So James is a friend to Bose the owner of the beverages store just across the street. Tony also owns a beverage store right next to Bose’s. However, James dutifully ALWAYS buys from Bose.
One day, Ade, James’ new chick, finally visits him. The sun is scourging, and a chilled bottle of coke needed to be summoned to the rescue. James dashes to Bose’s to buy one. But, hers were newly stocked and not chilled. Clearly, it won’t do for the occasion. From where he stood, James could see the Coke bottles snuggling inside Tony’s refrigerator, sweaty chilled and totally inviting.
Question? If you were James, what will you do?
Buy from Bose nonetheless, and put your guests, pleasure in jeopardy? Or Stroll over to Tony and get the colder version, knowing it is only business? Of course you’d stroll to Tony and buy his ‘ready-to-deliver version. Next time, Bose should be better prepared.
This begs, the question;
What do you do when you’re faced with meeting a monthly production target for a growing client base? When you seem to have more orders than you can possibly satisfy? Do you turn them off with a promise of delay in product delivery, or do you quite simply just lose the customer? This is the risk you run every time your order is more than the production. This can become a real challenge, especially when your marketing activities have been great. Now you are unable to adequately meet your customers’ orders. And you know this is bad for business in the short and long term. The risk is higher with new (or intending) customers, especially where they are just here to try you out.
Customer’s loyalty is overrated! They care more about being satisfied quickly than they care about the brand satisfying them. So, even in a market where you dominate or have your personal touch converting deals for you, it is important to always meet your customer’s needs in time. Help them buy easily from you with a full stock. Imagine where you are the customer, would you stay with a slow producer, even if he is close to you?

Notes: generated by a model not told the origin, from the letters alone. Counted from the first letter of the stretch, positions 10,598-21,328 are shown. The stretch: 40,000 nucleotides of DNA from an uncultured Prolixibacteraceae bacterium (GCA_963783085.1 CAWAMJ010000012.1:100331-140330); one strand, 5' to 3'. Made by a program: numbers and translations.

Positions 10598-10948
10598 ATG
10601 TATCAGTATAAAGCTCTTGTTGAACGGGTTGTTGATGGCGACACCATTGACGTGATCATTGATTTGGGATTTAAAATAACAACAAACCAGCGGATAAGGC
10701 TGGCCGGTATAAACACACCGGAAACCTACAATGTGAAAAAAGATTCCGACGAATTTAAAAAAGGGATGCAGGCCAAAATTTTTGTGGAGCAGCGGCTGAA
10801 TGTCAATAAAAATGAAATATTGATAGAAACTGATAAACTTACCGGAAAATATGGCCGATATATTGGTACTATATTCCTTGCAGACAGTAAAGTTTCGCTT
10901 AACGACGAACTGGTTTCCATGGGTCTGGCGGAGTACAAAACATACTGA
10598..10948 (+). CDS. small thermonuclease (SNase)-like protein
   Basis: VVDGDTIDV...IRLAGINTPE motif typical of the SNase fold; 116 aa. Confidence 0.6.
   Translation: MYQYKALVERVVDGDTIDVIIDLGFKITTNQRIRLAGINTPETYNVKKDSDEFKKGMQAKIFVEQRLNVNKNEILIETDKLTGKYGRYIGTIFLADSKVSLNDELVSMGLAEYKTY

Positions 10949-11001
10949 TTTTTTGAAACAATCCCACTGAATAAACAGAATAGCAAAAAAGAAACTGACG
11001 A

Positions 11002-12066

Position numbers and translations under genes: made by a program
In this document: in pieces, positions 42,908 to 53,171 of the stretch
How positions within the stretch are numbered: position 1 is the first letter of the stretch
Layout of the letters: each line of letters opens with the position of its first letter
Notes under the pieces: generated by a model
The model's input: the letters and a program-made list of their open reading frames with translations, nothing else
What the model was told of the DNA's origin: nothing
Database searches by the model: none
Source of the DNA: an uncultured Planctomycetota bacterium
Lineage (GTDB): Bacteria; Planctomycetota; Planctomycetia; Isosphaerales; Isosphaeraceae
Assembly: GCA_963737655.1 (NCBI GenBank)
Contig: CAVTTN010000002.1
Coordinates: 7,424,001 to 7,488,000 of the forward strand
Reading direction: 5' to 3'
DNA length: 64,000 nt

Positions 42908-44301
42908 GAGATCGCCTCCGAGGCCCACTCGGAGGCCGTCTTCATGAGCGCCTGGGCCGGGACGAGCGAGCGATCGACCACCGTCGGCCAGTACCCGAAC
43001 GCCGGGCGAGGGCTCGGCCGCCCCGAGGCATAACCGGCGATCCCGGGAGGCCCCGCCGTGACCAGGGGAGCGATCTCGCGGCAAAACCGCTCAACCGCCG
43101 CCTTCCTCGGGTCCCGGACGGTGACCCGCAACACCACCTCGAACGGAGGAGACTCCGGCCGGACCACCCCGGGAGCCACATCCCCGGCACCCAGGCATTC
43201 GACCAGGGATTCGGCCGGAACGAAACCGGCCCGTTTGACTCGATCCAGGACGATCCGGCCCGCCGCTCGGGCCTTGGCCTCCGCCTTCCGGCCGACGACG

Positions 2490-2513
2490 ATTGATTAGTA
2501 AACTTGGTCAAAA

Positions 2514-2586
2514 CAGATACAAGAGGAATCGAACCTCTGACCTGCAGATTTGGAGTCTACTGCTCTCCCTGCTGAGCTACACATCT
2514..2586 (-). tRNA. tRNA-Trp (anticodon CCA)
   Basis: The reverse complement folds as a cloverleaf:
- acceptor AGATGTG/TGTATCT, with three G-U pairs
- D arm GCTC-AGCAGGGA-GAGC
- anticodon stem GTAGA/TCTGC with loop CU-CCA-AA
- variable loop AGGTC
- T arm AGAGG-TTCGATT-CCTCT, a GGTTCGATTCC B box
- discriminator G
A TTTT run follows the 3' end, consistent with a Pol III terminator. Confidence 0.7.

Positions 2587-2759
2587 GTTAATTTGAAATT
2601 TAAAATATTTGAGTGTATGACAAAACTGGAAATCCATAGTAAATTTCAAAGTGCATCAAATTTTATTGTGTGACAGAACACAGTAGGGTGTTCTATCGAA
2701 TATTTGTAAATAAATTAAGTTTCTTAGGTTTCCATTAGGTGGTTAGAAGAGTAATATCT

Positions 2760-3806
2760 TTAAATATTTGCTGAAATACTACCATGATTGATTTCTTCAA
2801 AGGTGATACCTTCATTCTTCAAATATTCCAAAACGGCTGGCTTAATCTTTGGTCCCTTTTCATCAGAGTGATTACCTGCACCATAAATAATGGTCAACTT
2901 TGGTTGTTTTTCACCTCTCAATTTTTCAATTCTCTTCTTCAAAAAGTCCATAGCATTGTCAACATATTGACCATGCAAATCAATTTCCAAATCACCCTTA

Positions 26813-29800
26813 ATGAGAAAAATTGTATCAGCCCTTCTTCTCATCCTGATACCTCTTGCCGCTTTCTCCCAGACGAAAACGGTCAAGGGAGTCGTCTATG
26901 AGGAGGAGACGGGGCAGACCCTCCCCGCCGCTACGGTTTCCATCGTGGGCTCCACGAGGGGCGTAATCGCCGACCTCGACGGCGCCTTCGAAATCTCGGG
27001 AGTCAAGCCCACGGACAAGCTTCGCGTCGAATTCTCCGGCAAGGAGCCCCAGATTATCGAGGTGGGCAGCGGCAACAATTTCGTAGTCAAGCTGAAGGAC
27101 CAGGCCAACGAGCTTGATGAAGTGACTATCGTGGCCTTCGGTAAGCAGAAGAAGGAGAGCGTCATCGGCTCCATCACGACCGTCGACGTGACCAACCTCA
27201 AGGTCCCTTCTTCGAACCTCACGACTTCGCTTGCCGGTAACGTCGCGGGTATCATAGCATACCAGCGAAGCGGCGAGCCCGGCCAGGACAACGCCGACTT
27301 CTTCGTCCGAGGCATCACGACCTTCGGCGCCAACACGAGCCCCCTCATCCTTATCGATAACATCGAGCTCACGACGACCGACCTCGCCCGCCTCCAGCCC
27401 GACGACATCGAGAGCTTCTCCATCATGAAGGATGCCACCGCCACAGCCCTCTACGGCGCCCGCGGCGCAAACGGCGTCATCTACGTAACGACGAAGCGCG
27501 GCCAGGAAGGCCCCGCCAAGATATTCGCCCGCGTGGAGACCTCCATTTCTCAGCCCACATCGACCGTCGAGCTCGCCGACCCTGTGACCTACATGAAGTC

As a businessman (who produces his own products or services), you HAVE to always have a full stock. The trouble with this however is you run the risk of wastage where customers’ purchasing power drops or less sales are recorded. What do you then do, to ensure your customer’s demands are satisfied, and potential wastage averted?
The solution is to run your entire production process on a predictable operational system.
These four steps will help you:
- Determine your daily or monthly production quantity demand, based on market and sales projections and forecast.
- What amount of resources are needed to meet the market demand? Determine this in terms of the materials, time and human resources need.
- Break work to be done down to tasks individuals can handle. Set timelines, production milestones, etc.
- Set measurement timeline, including rewards for work done (including punishments, etc. for work not done).
When you move your entire production to run on predictable timeline, you will only need to monitor and control the timeline and meet your regular business production target.
The only businesses spared are the internet businesses where you sell e-products. For this however, you still need to clearly define your delivery system to ensure customers consistently stay with and buy from you. When a customer finds difficulty in buying your product, or have to go through too many bureaucracy just to purchase an e-product, he will likely go elsewhere for the same product. So put in the right place, business systems that ensures the customer is just a button away from purchasing, and the same button away from taking delivery of the e-product when bought.
What type of business do you run?
What types of system(s) govern your production and delivery lines?